Comic-Salon Sighted. Booth Paid for. Bags Still Lost.

After an amazing breakfast (German cuisine seems at times to consist primarily of fresh bread, fantastic meats and cheeses, milk, beer, and chocolate–it’s like they invented a whole country just for me!) — I set out to (a) Charge up my “burner” cell phone (“Handy”) so that people could reach me, (b) Find out where the heck the Comic-Salon actually was, (c) Change a couple thousand dollars I was forced to bring with me to pay for our booth, and (d) Find out where my missing trade show display went.

The progress report went something like this:

Quest A: Charge up Phone

Asked hotel clerk if he knew how to accomplish this. He suggested I go downtown (bis Zentrum) to find a place with Vodafone stuff. Walked around Erlangen in strange concentric circles buying first (a) A Cola Light (German for “Diet Coke”), (b) A Skype headset I saw at a computer store I walked into, (c) Another Cola light. and (d) A strange variation on a Kit Kat bar (with peanut butter!) that I was curious about next to the register. Without having said a word to the cashier, I apparently got clocked as an American as he said “THANK YOU!” to me he handed me the change.

Potentially overbroad insight: I’ve noticed that I can struggle my way through long conversations in German with government-types, bankers, and travel agents all day long, and they won’t say a word about it, and seem happy to nod, smile, and apparently never notice that I’m missing every fifth word they’re saying in rapid-fire German. Shopkeepers, on the other hand, are near-psychic when it comes to guessing your nationality (and you know you’ve been “made” when they try switching part of a conversation or greeting to you in English. If I were ever playing the male, German, version Eliza Doolittle, it wouldn’t be the embassy ball where I’d fear not being able to “pass” — it’d be the corner Fleischer (butcher).

Eventually, I stumbled across a huge shopping center, which led me to a Vodafone store, where a stylishly dressed clerk topped up my phone for me. QUEST COMPLETE!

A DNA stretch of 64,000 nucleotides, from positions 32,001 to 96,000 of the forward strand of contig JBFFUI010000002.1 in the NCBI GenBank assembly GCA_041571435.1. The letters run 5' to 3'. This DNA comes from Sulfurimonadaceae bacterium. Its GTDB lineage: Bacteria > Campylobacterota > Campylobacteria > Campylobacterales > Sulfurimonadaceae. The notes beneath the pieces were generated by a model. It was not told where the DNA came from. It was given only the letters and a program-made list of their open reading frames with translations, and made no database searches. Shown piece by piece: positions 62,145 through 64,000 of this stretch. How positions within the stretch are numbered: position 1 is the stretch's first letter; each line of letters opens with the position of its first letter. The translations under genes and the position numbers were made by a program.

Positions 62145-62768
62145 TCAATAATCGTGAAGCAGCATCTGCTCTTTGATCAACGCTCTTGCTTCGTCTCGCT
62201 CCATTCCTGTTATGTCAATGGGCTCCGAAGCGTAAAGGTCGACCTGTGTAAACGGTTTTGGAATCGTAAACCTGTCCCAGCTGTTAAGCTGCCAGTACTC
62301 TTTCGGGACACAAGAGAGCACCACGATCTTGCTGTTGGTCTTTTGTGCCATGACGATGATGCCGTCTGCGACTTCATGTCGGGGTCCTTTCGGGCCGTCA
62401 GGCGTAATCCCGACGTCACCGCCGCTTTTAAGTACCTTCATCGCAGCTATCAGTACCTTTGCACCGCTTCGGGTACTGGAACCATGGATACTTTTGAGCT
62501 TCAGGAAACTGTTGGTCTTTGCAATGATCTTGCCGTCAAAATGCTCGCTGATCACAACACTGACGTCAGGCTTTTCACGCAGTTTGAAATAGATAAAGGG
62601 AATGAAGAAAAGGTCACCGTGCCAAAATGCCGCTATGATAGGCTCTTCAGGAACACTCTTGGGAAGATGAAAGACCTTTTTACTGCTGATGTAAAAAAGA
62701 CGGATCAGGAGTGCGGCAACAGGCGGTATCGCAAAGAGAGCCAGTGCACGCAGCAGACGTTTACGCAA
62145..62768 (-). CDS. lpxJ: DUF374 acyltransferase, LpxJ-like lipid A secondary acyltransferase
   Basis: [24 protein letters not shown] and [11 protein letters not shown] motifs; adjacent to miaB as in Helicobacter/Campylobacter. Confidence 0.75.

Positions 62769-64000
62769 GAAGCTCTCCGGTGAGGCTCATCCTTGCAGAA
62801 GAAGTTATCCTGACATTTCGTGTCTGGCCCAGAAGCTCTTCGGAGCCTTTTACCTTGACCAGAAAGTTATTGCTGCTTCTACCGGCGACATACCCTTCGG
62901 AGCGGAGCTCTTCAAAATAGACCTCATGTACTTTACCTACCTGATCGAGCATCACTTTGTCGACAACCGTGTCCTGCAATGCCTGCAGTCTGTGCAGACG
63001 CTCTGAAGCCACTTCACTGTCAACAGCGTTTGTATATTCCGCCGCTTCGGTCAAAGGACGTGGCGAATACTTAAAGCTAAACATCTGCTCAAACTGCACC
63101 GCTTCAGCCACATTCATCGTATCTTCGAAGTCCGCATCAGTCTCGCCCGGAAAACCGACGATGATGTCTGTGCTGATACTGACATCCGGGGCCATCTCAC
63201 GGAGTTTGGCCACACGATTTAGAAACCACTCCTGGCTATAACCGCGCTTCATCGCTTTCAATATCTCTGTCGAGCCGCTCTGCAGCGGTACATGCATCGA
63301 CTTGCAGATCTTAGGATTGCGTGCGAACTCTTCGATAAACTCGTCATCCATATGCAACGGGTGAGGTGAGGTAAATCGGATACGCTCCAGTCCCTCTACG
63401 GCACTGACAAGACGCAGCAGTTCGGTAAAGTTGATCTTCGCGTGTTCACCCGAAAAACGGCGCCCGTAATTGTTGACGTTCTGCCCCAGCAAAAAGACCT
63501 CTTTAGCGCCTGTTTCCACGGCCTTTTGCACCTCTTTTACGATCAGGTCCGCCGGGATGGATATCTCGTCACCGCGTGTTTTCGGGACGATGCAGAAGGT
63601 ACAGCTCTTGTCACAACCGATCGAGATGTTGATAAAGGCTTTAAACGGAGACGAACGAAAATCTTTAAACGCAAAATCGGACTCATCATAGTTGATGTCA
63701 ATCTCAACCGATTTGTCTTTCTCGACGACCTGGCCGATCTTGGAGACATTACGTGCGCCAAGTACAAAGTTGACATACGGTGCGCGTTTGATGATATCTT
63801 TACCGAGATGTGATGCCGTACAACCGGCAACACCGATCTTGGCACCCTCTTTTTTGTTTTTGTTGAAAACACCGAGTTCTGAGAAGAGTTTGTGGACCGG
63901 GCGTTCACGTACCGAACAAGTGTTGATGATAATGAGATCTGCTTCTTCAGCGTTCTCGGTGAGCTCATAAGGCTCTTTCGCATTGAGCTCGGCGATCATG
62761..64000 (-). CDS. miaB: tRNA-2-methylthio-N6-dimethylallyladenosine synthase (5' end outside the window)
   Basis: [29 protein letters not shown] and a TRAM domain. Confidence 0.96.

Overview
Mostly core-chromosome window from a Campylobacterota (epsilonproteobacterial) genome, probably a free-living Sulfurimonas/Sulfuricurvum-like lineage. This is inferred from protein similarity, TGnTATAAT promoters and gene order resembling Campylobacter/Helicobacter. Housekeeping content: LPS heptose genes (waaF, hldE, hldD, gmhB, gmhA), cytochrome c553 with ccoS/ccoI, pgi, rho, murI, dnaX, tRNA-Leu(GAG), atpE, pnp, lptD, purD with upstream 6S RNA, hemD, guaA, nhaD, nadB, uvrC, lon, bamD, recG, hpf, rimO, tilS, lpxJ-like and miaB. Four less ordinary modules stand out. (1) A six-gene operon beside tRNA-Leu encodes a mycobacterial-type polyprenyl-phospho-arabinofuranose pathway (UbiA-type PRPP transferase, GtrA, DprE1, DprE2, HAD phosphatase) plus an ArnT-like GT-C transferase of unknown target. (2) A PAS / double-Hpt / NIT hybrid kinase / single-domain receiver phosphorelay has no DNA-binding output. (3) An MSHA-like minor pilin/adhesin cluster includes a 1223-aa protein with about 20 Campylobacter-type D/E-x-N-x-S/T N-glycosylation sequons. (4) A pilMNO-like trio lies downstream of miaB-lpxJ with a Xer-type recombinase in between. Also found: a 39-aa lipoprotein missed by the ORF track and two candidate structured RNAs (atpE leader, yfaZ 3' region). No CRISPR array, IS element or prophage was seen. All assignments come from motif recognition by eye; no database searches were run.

Quest B: Find out where the convention actually is:
Asked stylishly dressed cashier where the Comic-Salon was. Mumbled too much. “Comicland?” he asked out loud. “Nein! Comic-Salon!” corrected a bystander. Bystander pointed me out the door and down a block from where I was standing. There, huge banners, a line of cars carrying comic books, and… Beer trucks(!)… announced that I’d found the right place. QUEST COMPLETE!

Quest C: Change money, pay for show
(Background: The Erlangen Comic-Salon is put on by, or at least in conjunction with the city of Erlangen. Which means that–unlike any comic show I’ve ever been to–it’s a government thing. And governments don’t believe in Visa. Or PayPal. Or, as it turns out, any form of currency transfer I could use from the States. This left bank wire transfer–or at least it would have, had the Erlangen bank code not been done in such a way that left my bank unable to wire money to it. So I brought cash. Lots of it.)

Double-checked that the show needed Euros, not Dollars, and was pointed to a street with a lot of banks on it. The third of these was able to accommodate the conversion of Dollars, albeit with a 5-Euro fee, and a conversion rate that would make Steve Forbes cry (.62 Euros/Dollar). Still, it was a darn sight better than the .57 Euros/Dollar and 5% fee they wanted at the Airport). Discovered that Germans do not say “Wire transfer” — they say “Bank Transfer”. Wondered why Americans don’t say “Bank Transfer”. Got money. Walked three blocks back to Comic-Salon without being mugged. Paid for show. QUEST COMPLETE!

Quest D: Find Missing Bags